Home | Browse Topics | Jobs, benefits & flats | Dealing with Work and Income | Trouble with Work and Income: Penalties, investigations and overpayments

Jobs, benefits & flats

Trouble with Work and Income: Penalties, investigations and overpayments


What penalties (sanctions) can be imposed?

Social Security Act 2018, ss 236–239, 244, 253

This will depend on whether you’ve been sanctioned before, and if so, how many times:

  • First sanction – The first time, your main benefit will be cut by 50 percent until you meet your obligations (“re-comply”). If you haven’t re-complied within four weeks after your benefit was cut, it will be cut entirely until you do re-comply.
  • Second sanction – If you’re sanctioned a second time (after you re-complied following a first sanction), your main benefit will be suspended entirely (cut by 100 percent) until you re-comply.
  • Third sanction – If you’re sanctioned a third time (after you re-complied following a second sanction), your main benefit will be cancelled, and you’ll need to re-apply for the benefit. You won’t be able to re-apply until 13 weeks after the cancellation, and when you re-apply you’ll face tougher eligibility criteria than when you were originally granted the benefit.

If you’re a teenager getting the Youth Payment or the Young Parent Payment, there are some specific penalties if you don’t meet your obligations: see “Sanctions (penalties) if you don’t meet your obligations” under “Qualifying for the Youth Payment”, and see “Sanctions (penalties) if you don‘t meet your obligations” under “Teenage parents (Young Parent Payment”).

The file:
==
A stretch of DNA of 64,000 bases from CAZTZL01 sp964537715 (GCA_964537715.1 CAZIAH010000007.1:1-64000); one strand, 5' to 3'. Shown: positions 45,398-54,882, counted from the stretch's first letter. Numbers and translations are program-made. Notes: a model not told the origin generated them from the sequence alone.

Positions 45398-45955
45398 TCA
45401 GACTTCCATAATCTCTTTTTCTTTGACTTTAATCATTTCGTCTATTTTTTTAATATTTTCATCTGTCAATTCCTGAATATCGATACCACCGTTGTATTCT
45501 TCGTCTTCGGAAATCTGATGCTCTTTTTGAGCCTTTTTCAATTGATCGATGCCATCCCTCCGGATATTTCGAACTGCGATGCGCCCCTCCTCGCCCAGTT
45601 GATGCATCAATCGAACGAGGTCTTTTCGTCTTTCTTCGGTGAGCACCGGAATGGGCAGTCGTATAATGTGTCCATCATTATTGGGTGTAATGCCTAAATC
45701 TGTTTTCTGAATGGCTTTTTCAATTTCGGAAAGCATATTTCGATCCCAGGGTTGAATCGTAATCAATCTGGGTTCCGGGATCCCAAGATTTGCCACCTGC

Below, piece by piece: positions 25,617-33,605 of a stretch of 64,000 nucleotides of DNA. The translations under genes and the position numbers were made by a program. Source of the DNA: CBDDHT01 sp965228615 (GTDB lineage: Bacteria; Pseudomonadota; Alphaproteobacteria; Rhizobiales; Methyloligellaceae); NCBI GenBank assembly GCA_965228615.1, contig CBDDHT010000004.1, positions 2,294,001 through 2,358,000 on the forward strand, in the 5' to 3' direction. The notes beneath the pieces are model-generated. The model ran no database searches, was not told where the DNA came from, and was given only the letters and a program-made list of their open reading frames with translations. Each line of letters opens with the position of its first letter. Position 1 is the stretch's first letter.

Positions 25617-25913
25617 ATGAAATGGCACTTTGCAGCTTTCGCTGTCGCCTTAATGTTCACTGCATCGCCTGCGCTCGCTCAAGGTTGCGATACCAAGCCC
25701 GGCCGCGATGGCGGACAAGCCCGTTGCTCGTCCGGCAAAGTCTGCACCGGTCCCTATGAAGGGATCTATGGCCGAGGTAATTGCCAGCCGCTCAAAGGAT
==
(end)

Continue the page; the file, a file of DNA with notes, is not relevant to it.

Did this answer your question?

Dealing with Work and Income

Where to go for more support

Community Law


Your local Community Law Centre can provide free initial legal advice and, depending on your situation, may be able to provide ongoing support.

Work and Income


Phone: 0800 559 009

This website contains information about who qualifies for the different benefits and payments and how to apply for them.

Benefit rates

For information about the benefit rates that apply from 1 April 2021, visit:


Beneficiary advocacy groups

There’s likely to be an advocacy group for beneficiaries in your area. Look for them online. If you’re not able to find one, contact your local Citizens Advice Bureau (see below).

Auckland Action Against Poverty


Phone: (09) 634 0591

AAAP provides a free advocacy service for people dealing with Work and Income. They have also published a 30-page “Beneficiary Rights Booklet”, which you can download from their ‘Resources’ page.

Address: 120 Church St, Onehunga, Auckland 1061
Email: advocates@aaap.org.nz

Citizens Advice Bureau


Phone: 0800 FOR CAB (0800 367 222)

Every Citizens Advice Bureau has volunteers who can provide information, particularly on where to access beneficiary advocacy services.

Also available as a book

The Community Law Manual

The Manual contains over 1000 pages of easy-to-read legal info and comprehensive answers to common legal questions. From ACC to family law, health & disability, jobs, benefits & flats, Tāonga Māori, immigration and refugee law and much more, the Manual covers just about every area of community and personal life.

Buy The Community Law Manual

Help the manual

We’re a small team that relies on the generosity of all our supporters. You can make a one-off donation or become a supporter by sponsoring the Manual for a community organisation near you. Every contribution helps us to continue updating and improving our legal information, year after year.

Donate Become a Supporter

Find the Answer to your Legal Question

back to top